I am an old-school bird-guy with a strongly developed taste for parasites. So far I've been concentrating on avian malaria-like parasites, but expansion is likely. I also have a quite strong interest in long-lived birds and have achieved some intimacy with birds of prey. They also like getting under my skin.
My research focuses on the ecology and evolution of infection, host-parasite coexistence, resistance and tolerance. I combine diverse methods, ranging from behavioural observation to using individual-based data, long-term population and genomic analyses, richly garnished with loads of fieldwork. Ultimately, my research aims at understanding why some parasites are less deadly and damaging than their reputation suggests.
I am also quite fascinated by discrete phenotypic polymorphisms, e.g. plumage polymorphisms. These are still quite enigmatic in their genetic and selection underpinnings, but appear to be one of the major life-history determinants in some species (or maybe attractants to the researchers of those species). Discrete polymorphisms seem to much too often correlate with a bunch of other probably selected traits. I believe with a good amount of work there is a lot about life to be understood there. Not insignificantly, discrete polymorphisms seem to often correlate with infection-related traits, which bring together my field of interest.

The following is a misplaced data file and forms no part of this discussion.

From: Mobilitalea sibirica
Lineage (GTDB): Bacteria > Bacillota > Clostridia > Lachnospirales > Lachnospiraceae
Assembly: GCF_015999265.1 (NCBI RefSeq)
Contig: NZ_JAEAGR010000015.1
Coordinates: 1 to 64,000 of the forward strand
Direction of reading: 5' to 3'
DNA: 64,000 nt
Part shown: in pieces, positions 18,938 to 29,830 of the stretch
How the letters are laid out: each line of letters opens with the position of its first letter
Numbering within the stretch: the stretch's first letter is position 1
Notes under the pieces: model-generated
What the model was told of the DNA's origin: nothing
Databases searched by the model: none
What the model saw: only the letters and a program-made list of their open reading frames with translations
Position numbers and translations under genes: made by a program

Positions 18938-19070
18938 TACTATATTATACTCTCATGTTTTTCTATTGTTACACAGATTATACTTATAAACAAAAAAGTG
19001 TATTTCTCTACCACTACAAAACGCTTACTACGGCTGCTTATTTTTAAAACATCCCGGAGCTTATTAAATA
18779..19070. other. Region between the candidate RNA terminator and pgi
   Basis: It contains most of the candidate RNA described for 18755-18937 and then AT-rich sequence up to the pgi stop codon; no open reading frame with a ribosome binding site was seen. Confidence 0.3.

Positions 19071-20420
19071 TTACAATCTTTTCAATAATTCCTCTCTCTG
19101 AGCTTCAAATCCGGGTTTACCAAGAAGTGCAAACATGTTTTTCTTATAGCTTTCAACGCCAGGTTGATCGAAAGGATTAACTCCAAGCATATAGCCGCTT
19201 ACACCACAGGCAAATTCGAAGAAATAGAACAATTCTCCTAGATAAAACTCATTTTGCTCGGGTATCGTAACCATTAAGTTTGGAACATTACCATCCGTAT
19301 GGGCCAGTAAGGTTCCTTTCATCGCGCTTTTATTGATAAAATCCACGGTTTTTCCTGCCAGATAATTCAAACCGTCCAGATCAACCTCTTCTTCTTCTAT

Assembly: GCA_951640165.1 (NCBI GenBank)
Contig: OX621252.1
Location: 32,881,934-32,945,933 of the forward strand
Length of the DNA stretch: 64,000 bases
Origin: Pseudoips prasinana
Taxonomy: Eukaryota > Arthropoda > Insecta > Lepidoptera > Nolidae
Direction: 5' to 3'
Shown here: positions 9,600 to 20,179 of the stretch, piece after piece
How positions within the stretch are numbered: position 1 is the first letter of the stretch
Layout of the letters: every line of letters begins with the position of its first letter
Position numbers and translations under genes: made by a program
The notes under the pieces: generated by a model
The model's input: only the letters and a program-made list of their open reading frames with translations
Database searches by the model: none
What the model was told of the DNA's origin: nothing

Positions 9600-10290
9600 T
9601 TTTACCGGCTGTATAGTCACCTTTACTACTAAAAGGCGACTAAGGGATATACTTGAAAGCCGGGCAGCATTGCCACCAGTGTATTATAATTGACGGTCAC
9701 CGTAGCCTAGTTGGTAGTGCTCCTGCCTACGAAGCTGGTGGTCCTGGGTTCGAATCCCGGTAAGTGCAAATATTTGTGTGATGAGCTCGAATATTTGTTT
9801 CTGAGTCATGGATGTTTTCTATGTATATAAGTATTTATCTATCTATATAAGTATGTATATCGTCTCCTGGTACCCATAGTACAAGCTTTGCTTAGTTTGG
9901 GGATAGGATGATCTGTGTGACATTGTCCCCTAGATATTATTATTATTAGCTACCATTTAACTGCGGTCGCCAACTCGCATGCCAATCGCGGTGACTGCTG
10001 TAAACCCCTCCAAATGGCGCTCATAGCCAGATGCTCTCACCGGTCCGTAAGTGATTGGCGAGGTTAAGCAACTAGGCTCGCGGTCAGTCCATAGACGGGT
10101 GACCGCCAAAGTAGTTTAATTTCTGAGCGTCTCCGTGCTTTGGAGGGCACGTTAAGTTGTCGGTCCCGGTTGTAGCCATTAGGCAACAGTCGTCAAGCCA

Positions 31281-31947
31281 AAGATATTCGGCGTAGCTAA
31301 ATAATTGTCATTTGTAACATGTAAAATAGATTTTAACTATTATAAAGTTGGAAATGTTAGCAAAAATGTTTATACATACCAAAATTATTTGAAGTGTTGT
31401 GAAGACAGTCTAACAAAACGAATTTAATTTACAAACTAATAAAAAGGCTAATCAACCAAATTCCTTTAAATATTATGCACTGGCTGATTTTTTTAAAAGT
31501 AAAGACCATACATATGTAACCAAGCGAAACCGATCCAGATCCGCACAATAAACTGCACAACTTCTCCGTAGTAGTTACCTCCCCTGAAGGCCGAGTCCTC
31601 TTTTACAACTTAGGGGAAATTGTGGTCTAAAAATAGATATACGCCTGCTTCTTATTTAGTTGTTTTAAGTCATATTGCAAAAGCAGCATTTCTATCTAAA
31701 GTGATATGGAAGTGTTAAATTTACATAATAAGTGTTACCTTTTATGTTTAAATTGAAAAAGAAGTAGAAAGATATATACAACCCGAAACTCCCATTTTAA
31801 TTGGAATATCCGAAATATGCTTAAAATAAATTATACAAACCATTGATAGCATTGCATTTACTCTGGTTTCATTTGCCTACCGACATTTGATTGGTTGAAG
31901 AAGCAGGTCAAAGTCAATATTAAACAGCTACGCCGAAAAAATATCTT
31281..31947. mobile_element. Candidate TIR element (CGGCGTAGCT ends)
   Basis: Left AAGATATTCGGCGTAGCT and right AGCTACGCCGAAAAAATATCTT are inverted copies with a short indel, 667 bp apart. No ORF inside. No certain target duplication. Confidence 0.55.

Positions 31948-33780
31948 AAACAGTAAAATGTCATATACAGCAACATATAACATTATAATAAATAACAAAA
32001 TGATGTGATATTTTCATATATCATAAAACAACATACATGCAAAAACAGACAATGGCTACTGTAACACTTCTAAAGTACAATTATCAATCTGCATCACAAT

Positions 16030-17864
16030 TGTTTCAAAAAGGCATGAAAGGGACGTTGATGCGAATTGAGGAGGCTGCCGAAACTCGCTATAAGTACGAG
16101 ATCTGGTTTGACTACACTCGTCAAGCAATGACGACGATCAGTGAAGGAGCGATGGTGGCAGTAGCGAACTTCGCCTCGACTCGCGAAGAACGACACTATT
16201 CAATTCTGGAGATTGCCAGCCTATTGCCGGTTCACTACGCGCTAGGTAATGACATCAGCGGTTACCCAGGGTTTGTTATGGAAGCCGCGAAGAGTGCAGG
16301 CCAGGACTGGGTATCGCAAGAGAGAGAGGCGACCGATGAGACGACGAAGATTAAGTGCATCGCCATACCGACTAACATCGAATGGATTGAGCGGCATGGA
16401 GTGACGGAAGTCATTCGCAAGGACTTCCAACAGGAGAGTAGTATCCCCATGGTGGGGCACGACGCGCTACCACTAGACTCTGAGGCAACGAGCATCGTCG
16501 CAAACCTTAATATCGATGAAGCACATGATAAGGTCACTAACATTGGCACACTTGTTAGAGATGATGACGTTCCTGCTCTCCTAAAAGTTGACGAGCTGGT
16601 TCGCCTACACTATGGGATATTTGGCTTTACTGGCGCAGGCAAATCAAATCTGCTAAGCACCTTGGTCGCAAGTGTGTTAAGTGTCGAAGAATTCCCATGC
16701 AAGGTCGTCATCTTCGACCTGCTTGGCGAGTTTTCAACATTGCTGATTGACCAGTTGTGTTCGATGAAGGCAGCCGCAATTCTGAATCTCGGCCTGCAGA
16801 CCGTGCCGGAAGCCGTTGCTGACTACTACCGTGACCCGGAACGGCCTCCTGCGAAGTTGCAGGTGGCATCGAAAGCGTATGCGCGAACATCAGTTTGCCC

Host-parasite coevolution, Mechanisms of resistance and tolerance and transmission, Discrete phenotypic polymorphisms
Buzzards, eagles and eagle owls: these are the stars of a long-term research project aiming to understand life and death in wild animals living in cultivated landscapes. Why we need catapults, truck canopies, and your help in order to do this, you can find out here.
I very much welcome applications from students and postdocs who would like to work with me. If you are interested in working together, please contact me.
Phone: +49 521 106 2620